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Posts Tagged ‘palm oil’

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Near the southern Sumatran village of Krui, 48-year-old Marhana climbs up the trees to harvest damar, a resin used in paints and varnishes. The trees are part of an “agroforest” that experts believe will help prevent deforestation in Indonesia.

Recent floods in Indonesia have been overshadowed by infernos in Australia, but both disasters are part of the same issue: what careless human stewardship of nature has wrought. The following article from National Public Radio (NPR) talks about an effort to help Indonesian farmers produce something more sustainable than the palm oil that causes flood-increasing deforestation and even threatens orangutan survival.

Julia Simon writes at NPR, “A few times a month, Marhana leaves the village of Krui in southern Sumatra and journeys deep into the woods. Then she finds a tree, lined with triangular holes, each hole dripping with crystalized sap. …

” ‘This is the damar,’ she says in Indonesian, as she looks at the golden droppings.

“Marhana may see damar as her way to make a living, but agriculture experts see this rare commodity as something bigger. They see damar as a sort of anti-palm oil — a model to combat deforestation and climate change. …

“In the 1800s, Dutch colonists used the sap to bind their wood boats for sea journeys. Today damar is used in varnishes, paints, and cosmetics. According to the UN, Indonesia exports tens of thousands of tons of damar and other resins each year.

“But … according to the Indonesian Palm Oil Organization, or GAPKI, Indonesia exports about 2 to 3 million tons of palm oil per month. And those palm oil exports come at a cost: large-scale deforestation of Indonesian forest, which in turn releases large amounts of climate change gases and destroys habitats for animals like endangered rhinos and orangutans. Last year, the Indonesian government stopped issuing licenses for new palm oil plantations and the European Union is now considering an import ban.

“But there’s an issue. [In September] Thomas Hertel, a professor of agricultural economics at Purdue University, co-authored a paper in the Proceedings of the National Academy of Sciences. He argued that even if the EU ban comes to pass, and even if it successfully reduces the trade of palm oil, local farmers aren’t just going to automatically keep the forests in place. …

“Hertel says that farmers might stop planting palm oil, but they might keep cutting down forests to plant other commodities, like soy or rice. ..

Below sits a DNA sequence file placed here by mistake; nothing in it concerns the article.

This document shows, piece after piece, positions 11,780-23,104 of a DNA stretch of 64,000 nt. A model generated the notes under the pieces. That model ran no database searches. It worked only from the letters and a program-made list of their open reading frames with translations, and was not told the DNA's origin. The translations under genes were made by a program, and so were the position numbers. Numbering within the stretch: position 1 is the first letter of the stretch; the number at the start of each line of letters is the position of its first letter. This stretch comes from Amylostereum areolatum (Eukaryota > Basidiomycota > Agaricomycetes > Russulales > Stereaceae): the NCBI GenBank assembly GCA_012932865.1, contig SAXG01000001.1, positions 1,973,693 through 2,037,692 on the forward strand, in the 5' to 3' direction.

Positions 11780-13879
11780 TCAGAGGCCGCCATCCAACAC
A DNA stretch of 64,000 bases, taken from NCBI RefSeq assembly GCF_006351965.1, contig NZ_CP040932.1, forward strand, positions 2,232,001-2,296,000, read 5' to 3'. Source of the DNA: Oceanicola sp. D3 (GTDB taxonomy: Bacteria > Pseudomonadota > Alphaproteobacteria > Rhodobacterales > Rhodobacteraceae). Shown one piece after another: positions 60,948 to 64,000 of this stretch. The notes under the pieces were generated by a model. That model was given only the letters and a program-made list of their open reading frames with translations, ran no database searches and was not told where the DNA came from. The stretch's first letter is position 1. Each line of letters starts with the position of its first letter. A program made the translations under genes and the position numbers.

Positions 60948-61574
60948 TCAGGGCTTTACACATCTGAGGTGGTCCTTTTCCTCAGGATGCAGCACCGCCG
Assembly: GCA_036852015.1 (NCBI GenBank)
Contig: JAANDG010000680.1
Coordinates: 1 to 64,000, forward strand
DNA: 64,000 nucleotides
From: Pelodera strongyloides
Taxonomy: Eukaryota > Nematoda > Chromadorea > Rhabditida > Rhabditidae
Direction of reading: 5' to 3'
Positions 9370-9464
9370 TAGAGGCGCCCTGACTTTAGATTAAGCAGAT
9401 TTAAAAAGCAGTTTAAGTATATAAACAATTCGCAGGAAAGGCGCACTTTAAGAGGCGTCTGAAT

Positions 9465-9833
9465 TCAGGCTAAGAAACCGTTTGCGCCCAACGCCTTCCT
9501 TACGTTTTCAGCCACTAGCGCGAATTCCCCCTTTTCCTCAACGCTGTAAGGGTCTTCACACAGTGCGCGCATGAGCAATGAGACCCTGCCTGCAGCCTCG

“That’s where damar comes in. Back in Krui, farmer Kamas Usman says he grows damar in something called an agroforest. It may look like a regular forest, but it’s actually an intricately planned farm.

” ‘In this agroforest there are lots of varieties of trees. Durian, jengkol, lots of them,’ Usman says. The farmers plant food crops below — Southeast Asian fruits like durian and jengkol, as well as avocados or coffee. Above in the canopy are the damar trees — also called Shorea javanica — which produce the golden sap. …

“David Gilbert, a researcher at the University of California, Berkeley, says the agroforestry model adds value that’s key to the forest’s survival. First there’s the water benefits: Having your farm in the middle of a forest with natural watersheds and rain cycles is a win for crops’ health.

“And then there’s the business side — all these crops growing together means forest farmers like Usman and harvesters like Marhana have lots of economic incentives not to cut down their trees. …

“With damar agroforests, farmers aren’t reliant on a single product. ‘If the damar price is too low, they can concentrate on selling their coffee or their avocados, for example,’ Gilbert says, ‘So it insulates them from the shocks of these global commodity markets in a way that producing just one crop can’t provide.’ …

In the 1990s, when the palm oil industry came in and tried to persuade locals to cut down their damar trees, it didn’t work. The majority of farmers stuck with damar. Around this time, Indonesia’s forestry minister decided to formally grant the community ownership of several thousand hectares of woods.

“Now the Indonesian government is in the middle of a plan to increase Indonesia’s community-owned forest lands to 12.7 million hectares. And the Indonesian Ministry of Social Forestry is also working on community agroforestry projects on other islands besides Sumatra, including Java, Kalimantan and Sulawesi.”

You may read the full article or listen to the radio story at NPR, here.

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